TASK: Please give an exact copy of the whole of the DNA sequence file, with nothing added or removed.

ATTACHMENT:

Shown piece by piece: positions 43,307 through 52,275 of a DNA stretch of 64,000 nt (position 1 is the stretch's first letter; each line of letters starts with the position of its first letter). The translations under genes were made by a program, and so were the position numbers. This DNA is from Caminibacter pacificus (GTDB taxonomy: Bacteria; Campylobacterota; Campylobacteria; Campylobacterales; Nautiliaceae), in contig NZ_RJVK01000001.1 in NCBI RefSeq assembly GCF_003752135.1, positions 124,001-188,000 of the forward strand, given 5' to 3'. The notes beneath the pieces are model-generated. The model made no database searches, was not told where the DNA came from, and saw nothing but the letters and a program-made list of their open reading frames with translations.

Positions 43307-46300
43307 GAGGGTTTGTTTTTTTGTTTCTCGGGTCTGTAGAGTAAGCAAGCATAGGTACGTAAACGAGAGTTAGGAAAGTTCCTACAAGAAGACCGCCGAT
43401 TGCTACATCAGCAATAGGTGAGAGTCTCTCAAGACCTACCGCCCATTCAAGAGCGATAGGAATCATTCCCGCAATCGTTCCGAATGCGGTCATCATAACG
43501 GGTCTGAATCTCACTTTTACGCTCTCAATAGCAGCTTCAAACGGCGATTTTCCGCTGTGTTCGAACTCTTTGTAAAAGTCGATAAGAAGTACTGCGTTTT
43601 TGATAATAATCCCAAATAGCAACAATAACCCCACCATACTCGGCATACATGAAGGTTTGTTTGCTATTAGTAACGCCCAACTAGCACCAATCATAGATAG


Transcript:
Shown piece by piece: positions 43,307 through 52,275 of a DNA stretch of 64,000 nt (position 1 is the stretch's first letter; each line of letters starts with the position of its first letter). The translations under genes were made by a program, and so were the position numbers. This DNA is from Caminibacter pacificus (GTDB taxonomy: Bacteria; Campylobacterota; Campylobacteria; Campylobacterales; Nautiliaceae), in contig NZ_RJVK01000001.1 in NCBI RefSeq assembly GCF_003752135.1, positions 124,001-188,000 of the forward strand, given 5' to 3'. The notes beneath the pieces are model-generated. The model made no database searches, was not told where the DNA came from, and saw nothing but the letters and a program-made list of their open reading frames with translations.

Positions 43307-46300
43307 GAGGGTTTGTTTTTTTGTTTCTCGGGTCTGTAGAGTAAGCAAGCATAGGTACGTAAACGAGAGTTAGGAAAGTTCCTACAAGAAGACCGCCGAT
43401 TGCTACATCAGCAATAGGTGAGAGTCTCTCAAGACCTACCGCCCATTCAAGAGCGATAGGAATCATTCCCGCAATCGTTCCGAATGCGGTCATCATAACG
43501 GGTCTGAATCTCACTTTTACGCTCTCAATAGCAGCTTCAAACGGCGATTTTCCGCTGTGTTCGAACTCTTTGTAAAAGTCGATAAGAAGTACTGCGTTTT
43601 TGATAATAATCCCAAATAGCAACAATAACCCCACCATACTCGGCATACATGAAGGTTTGTTTGCTATTAGTAACGCCCAACTAGCACCAATCATAGATAG